When is a church not a church? This question has received various answers throughout history, depending on one’s perspective and evaluation of certain groups. There exists no monolithic interpretation of what constitutes a true church. However, in classic Christian orthodoxy certain standards have emerged that define what we call “catholic,” or universal, Christianity. This universal Christianity points to the essential truths that have been set forth historically in the ecumenical creeds of the first millennium and are part of the confession of virtually every Christian denomination historically. However, there are at least two ways in which a religious group fails to meet the standards of being a church.
The first is when they lapse into a state of apostasy. Apostasy occurs when a church leaves its historic moorings, abandons its historic confessional position, and degenerates into a state where either essential Christian truths are blatantly denied or the denial of such truths is widely tolerated.
Another test of apostasy is at the moral level. A church becomes apostate de facto when it sanctions and encourages gross and heinous sins. Such practices may be found today in the controversial systems of denominations, such as mainline Episcopalianism and mainline Presbyterianism, both of which have moved away from their historic confessional moorings as well their confessional stands on basic ethical issues.
The decline of a church into apostasy must be differentiated from those communions that never actually achieved the status of a viable church in the first place. It is with respect to this phenomenon that the consideration of cults and heretical sects is usually delineated. Here again we find no universal monolithic definition for what it is that constitutes a cult or a sect. Both terms are capable of more than one meaning or denotation. For example, all churches that practice rites and rituals have at their core a concern for their “cultus.” The cultus is the organized body of worship that is found in any church. However, this cultic dimension of legitimate churches can be distorted to such a degree that the use of the term cult is applied in its pejorative sense. For example, the dictionary may define the term “cult” as a religion that is considered to be false, unorthodox, or extremist. When we talk about cults in this regard, what comes to mind are the radical distortions in fringe groups, such as the Jonestown phenomenon. There, a group of devotees attached themselves to their megalomaniacal leader, Jim Jones, and illustrated their devotion to such a degree that they willingly submitted to Jones’ direction to take their Kool-aid laced with cyanide. This is cultic behavior with a vengeance. The same kind of thing could be seen among the Branch Davidians, the followers of Father Divine in Philadelphia, and other lesser groups that have come and gone over the course of church history.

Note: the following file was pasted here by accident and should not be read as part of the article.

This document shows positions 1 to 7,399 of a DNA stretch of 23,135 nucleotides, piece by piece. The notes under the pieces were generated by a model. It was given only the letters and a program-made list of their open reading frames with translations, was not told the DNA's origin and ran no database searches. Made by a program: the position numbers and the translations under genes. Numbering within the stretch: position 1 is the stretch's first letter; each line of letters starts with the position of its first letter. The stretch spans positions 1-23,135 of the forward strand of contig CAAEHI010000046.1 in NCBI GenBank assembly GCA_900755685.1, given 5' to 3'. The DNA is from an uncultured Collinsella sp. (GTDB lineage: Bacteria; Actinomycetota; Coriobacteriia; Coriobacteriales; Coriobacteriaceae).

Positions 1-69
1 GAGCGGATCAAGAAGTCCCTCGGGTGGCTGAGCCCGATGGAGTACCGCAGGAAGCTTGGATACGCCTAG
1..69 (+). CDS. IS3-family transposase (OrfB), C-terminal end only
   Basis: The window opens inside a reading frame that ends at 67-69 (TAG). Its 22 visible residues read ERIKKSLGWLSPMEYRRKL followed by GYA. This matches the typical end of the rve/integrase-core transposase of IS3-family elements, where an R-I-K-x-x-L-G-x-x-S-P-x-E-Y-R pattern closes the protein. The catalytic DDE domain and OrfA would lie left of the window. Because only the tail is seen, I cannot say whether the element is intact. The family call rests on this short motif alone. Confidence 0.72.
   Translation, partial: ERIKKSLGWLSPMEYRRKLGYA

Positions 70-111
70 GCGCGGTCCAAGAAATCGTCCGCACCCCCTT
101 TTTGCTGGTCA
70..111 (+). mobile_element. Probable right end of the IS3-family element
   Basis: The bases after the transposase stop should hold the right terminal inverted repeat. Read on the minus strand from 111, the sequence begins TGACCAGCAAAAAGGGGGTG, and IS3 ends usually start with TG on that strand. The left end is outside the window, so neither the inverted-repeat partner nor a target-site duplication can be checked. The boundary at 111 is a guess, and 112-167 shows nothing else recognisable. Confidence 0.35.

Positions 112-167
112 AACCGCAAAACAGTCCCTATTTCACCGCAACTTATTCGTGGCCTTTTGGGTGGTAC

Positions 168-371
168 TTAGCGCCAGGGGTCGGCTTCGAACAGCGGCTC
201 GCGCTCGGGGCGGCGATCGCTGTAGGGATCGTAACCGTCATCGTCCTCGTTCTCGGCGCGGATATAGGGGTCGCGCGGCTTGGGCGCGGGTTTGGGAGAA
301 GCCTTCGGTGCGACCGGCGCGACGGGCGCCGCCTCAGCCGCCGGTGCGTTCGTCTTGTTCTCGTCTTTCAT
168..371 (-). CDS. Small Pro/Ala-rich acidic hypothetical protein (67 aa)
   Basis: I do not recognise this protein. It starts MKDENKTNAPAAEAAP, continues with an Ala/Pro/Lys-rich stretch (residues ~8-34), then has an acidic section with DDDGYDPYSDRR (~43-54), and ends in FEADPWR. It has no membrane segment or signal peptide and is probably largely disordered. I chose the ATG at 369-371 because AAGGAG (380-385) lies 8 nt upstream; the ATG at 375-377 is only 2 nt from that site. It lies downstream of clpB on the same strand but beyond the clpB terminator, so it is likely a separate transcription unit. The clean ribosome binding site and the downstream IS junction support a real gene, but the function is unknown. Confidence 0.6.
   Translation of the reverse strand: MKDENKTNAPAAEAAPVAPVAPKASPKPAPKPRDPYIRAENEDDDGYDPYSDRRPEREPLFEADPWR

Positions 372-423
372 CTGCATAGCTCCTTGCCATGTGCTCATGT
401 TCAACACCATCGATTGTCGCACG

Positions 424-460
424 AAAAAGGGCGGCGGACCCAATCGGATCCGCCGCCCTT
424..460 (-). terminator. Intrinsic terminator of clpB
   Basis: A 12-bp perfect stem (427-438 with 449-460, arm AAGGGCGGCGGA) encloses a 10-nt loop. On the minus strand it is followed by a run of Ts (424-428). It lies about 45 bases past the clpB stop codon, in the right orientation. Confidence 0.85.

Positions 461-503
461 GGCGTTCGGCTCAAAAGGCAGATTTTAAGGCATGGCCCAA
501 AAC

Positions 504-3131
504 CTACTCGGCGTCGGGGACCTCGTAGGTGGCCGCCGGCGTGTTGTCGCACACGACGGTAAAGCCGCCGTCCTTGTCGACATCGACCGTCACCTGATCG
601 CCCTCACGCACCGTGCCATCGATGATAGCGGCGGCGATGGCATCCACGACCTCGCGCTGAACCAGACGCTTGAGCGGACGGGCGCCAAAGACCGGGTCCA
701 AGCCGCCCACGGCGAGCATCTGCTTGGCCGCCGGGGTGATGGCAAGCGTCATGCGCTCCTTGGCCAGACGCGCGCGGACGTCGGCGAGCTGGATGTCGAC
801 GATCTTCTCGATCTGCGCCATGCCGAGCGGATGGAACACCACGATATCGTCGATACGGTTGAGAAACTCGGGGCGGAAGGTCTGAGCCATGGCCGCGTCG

It is noteworthy that almost any compendium that treats the history of cults will include within its studies large bodies of religion such as Mormons and Jehovah’s Witnesses. Nevertheless, the sheer size and endurance of such groups tend to give them more credibility as time passes and as more people associate with their beliefs. When we look at groups, such as the Mormons and the Jehovah’s Witnesses, we find elements of truth within their confessions. Yet at the same time, they express clear denials of what historically may be considered essential truths of the Christian faith. This certainly includes their unabashed denial of the deity of Christ. Jehovah’s Witnesses and Mormons have this denial in common. Though both place Jesus in some type of exalted position within their respective creeds, He does not attain the level of deity. Both groups consider Christ an exalted creature. Following the thinking of the ancient heretic Arius, Mormons and Jehovah’s Witnesses argue that the New Testament does not teach the deity of Christ; rather, they argue it teaches He is the exalted firstborn of all creation. They say He is the first creature made by God, who then is given superior power and authority over the rest of creation. Though Jesus is lifted up in such Christology, it still falls far short of Christian orthodoxy, which confesses the deity of Christ. Passages in the New Testament such as Jesus being “begotten” and His being the “firstborn of creation” are incorrectly used to justify this creaturely definition of Christ.